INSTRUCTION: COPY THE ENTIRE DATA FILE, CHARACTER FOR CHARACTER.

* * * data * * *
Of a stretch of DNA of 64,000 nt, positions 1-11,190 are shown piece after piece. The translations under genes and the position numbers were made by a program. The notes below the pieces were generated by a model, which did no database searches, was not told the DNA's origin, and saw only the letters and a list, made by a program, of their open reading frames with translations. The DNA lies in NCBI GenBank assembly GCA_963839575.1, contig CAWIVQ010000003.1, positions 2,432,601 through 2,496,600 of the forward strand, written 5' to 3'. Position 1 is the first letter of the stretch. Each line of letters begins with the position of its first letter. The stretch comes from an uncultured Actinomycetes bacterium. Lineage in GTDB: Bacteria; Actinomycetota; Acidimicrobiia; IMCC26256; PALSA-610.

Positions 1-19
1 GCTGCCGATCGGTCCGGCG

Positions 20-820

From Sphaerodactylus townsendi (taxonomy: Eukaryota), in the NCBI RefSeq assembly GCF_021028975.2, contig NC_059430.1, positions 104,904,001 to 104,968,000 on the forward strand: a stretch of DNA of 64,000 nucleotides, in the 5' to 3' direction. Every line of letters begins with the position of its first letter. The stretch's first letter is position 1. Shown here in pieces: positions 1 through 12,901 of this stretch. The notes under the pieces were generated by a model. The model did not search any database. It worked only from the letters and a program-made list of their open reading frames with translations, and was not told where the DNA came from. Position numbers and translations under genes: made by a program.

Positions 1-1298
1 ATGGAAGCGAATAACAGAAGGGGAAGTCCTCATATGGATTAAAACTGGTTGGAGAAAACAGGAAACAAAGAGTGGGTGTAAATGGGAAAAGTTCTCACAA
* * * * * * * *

Of a stretch of DNA of 64,000 nt, positions 1-11,190 are shown piece after piece. The translations under genes and the position numbers were made by a program. The notes below the pieces were generated by a model, which did no database searches, was not told the DNA's origin, and saw only the letters and a list, made by a program, of their open reading frames with translations. The DNA lies in NCBI GenBank assembly GCA_963839575.1, contig CAWIVQ010000003.1, positions 2,432,601 through 2,496,600 of the forward strand, written 5' to 3'. Position 1 is the first letter of the stretch. Each line of letters begins with the position of its first letter. The stretch comes from an uncultured Actinomycetes bacterium. Lineage in GTDB: Bacteria; Actinomycetota; Acidimicrobiia; IMCC26256; PALSA-610.

Positions 1-19
1 GCTGCCGATCGGTCCGGCG

Positions 20-820

From Sphaerodactylus townsendi (taxonomy: Eukaryota), in the NCBI RefSeq assembly GCF_021028975.2, contig NC_059430.1, positions 104,904,001 to 104,968,000 on the forward strand: a stretch of DNA of 64,000 nucleotides, in the 5' to 3' direction. Every line of letters begins with the position of its first letter. The stretch's first letter is position 1. Shown here in pieces: positions 1 through 12,901 of this stretch. The notes under the pieces were generated by a model. The model did not search any database. It worked only from the letters and a program-made list of their open reading frames with translations, and was not told where the DNA came from. Position numbers and translations under genes: made by a program.

Positions 1-1298
1 ATGGAAGCGAATAACAGAAGGGGAAGTCCTCATATGGATTAAAACTGGTTGGAGAAAACAGGAAACAAAGAGTGGGTGTAAATGGGAAAAGTTCTCACAA